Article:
Employees charged in mountain lion poaching still working at Colossal Cave
CREATED Jul. 18, 2013
PIMA COUNTY, Ariz. (KGUN9-TV) - It was a majestic animal, ruthlessly gunned down in a county park by, authorities say, a pair working in that park.
You might think such a cruel killing would be enough to get you canned from that job.
Well, stay tuned.
Wednesday 9OYS brought you the names of the three men cited, and now charged, with this poaching.
Two of them work at Colossal Cave Mountain Park.
Now, a source within the park's management tells us, those men are still on staff.
That source asked to remain anonymous.
The story that struck chords across southeastern Arizona.
"Appalled. You know there was no call for it," said one man, when the news first broke.
Those who hit the park, expecting to see their beloved wildlife, are speaking out.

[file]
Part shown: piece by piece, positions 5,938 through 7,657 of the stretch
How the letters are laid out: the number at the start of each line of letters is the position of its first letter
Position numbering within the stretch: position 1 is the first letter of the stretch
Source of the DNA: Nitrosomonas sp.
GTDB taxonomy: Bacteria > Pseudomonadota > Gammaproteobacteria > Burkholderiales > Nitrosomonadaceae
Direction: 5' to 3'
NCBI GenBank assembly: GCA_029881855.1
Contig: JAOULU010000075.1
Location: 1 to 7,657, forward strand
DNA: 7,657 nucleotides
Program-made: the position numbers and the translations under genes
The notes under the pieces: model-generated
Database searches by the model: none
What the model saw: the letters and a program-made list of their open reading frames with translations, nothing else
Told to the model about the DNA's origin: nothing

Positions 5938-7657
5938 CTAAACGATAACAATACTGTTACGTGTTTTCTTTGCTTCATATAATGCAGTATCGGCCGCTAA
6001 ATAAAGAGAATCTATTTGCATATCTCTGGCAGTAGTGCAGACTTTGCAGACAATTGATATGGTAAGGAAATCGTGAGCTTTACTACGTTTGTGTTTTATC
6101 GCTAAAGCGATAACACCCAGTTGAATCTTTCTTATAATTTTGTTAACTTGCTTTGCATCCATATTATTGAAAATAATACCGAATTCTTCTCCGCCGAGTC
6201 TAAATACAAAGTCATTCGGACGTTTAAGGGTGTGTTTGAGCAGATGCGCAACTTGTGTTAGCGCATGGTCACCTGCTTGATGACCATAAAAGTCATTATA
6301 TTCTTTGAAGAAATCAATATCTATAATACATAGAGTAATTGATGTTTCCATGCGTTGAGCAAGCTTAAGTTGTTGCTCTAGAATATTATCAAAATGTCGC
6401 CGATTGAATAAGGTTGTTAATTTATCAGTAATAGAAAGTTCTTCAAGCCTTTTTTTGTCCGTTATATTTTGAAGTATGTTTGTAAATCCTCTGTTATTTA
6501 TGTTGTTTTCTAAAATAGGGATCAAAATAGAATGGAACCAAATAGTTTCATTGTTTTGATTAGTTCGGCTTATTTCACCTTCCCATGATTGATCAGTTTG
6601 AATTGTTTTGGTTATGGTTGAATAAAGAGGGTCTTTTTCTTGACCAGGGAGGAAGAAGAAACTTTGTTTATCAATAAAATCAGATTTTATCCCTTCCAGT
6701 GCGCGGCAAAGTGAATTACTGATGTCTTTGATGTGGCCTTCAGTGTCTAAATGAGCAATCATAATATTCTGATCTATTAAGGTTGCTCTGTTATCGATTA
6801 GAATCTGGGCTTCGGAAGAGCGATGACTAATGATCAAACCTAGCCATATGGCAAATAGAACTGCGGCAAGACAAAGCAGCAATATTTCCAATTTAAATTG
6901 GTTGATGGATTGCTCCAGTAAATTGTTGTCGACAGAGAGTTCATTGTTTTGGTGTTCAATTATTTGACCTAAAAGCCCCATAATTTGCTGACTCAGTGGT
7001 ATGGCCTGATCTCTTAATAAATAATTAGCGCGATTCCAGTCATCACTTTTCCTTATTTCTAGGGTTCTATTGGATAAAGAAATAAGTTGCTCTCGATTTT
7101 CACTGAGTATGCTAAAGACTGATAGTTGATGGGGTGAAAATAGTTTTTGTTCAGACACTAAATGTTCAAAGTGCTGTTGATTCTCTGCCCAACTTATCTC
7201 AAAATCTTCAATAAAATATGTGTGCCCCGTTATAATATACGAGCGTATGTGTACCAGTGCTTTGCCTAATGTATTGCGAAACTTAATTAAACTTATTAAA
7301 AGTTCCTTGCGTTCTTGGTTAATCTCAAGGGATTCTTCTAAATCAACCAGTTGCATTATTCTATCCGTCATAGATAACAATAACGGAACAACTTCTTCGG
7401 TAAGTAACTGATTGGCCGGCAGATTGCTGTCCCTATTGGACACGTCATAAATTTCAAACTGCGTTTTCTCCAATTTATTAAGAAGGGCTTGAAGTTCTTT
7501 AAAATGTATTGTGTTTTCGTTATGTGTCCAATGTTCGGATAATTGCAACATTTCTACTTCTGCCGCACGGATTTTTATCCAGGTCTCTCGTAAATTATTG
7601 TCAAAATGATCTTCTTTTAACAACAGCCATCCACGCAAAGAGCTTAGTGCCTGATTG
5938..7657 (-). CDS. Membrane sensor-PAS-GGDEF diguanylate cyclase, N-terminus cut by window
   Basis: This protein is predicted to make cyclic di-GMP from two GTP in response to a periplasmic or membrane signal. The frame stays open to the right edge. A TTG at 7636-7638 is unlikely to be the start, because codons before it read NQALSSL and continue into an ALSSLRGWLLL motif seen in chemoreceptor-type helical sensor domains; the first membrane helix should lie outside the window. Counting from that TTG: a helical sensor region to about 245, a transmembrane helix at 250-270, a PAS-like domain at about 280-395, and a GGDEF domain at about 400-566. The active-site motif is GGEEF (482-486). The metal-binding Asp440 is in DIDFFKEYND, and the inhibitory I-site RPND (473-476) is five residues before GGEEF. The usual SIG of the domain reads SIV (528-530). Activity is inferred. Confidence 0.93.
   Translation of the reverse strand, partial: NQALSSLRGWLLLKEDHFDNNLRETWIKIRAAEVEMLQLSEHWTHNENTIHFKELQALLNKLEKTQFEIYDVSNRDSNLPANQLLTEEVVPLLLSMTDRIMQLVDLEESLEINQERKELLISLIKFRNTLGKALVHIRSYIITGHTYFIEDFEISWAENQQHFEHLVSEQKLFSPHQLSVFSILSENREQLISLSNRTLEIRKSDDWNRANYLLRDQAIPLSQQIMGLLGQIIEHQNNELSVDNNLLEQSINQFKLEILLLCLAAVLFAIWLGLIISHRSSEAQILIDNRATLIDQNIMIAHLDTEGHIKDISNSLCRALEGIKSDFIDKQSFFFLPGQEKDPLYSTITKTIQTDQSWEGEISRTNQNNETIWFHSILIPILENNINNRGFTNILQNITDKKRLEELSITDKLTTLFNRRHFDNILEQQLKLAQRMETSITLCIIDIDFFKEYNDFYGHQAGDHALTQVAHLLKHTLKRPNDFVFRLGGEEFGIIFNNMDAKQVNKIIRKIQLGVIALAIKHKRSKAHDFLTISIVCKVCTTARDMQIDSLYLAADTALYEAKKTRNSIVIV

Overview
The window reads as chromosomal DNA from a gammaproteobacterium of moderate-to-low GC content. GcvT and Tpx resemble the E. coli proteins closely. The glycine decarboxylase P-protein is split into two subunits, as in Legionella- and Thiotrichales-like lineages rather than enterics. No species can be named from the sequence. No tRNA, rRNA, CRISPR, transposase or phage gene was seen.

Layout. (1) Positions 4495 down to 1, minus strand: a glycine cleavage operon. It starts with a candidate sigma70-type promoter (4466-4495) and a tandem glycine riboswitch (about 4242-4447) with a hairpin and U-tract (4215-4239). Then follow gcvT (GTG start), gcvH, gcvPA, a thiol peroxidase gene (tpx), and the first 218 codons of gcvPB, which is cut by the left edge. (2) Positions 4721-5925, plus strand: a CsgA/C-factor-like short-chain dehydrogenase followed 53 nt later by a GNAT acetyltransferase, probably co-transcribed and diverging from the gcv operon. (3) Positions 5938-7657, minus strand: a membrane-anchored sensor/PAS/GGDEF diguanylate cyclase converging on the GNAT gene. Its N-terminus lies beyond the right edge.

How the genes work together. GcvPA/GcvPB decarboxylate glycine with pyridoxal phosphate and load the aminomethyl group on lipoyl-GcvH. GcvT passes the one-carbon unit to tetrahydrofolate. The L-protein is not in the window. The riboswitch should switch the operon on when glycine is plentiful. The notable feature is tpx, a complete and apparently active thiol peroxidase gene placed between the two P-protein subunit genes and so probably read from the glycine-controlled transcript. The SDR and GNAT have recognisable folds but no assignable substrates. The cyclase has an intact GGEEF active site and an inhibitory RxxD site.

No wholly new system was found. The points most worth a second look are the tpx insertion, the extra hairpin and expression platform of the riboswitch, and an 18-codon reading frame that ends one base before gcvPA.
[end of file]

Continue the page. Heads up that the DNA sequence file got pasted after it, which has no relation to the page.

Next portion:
"To hear the folks that did that work here..." said a Phoenix native visiting the park. "This is the first time I brought my daughter here, so to hear that is really sad."
"I think they should do something about it and investigate a little more about what type of employees they get," said one woman.
The employees under fire are Dailey, a subcontractor for the park and LeFevre, a maintenance worker employed by a non-profit contracted through county.
Authorities say they shot the mountain lion several times with a .22 calliber rifle.
Dailey has since told other local media the killing was legal.
Game and Fish officials say not so.
"I can assure you he was in no personal threat of being harmed by that mountain lion," said public information officer Mark Hart.
They say investigators are working around the clock.
"We take these cases very seriously, and we don't really make a distinction whether it's a charismatic creature or like a javelina, which isn't quite as charismatic. We pursue them vigorously," said Hart.
It's a pursuit of those who chose, they say, to needlessly and brutally hunt and kill one of the park's prized creatures.
Colossal Cave Mountain Park is run by Pima County, but county officials say staffing decisions like this are up to park directors.
9OYS reached out to them and to Richard Dailey Thursday, but we have yet to hear back.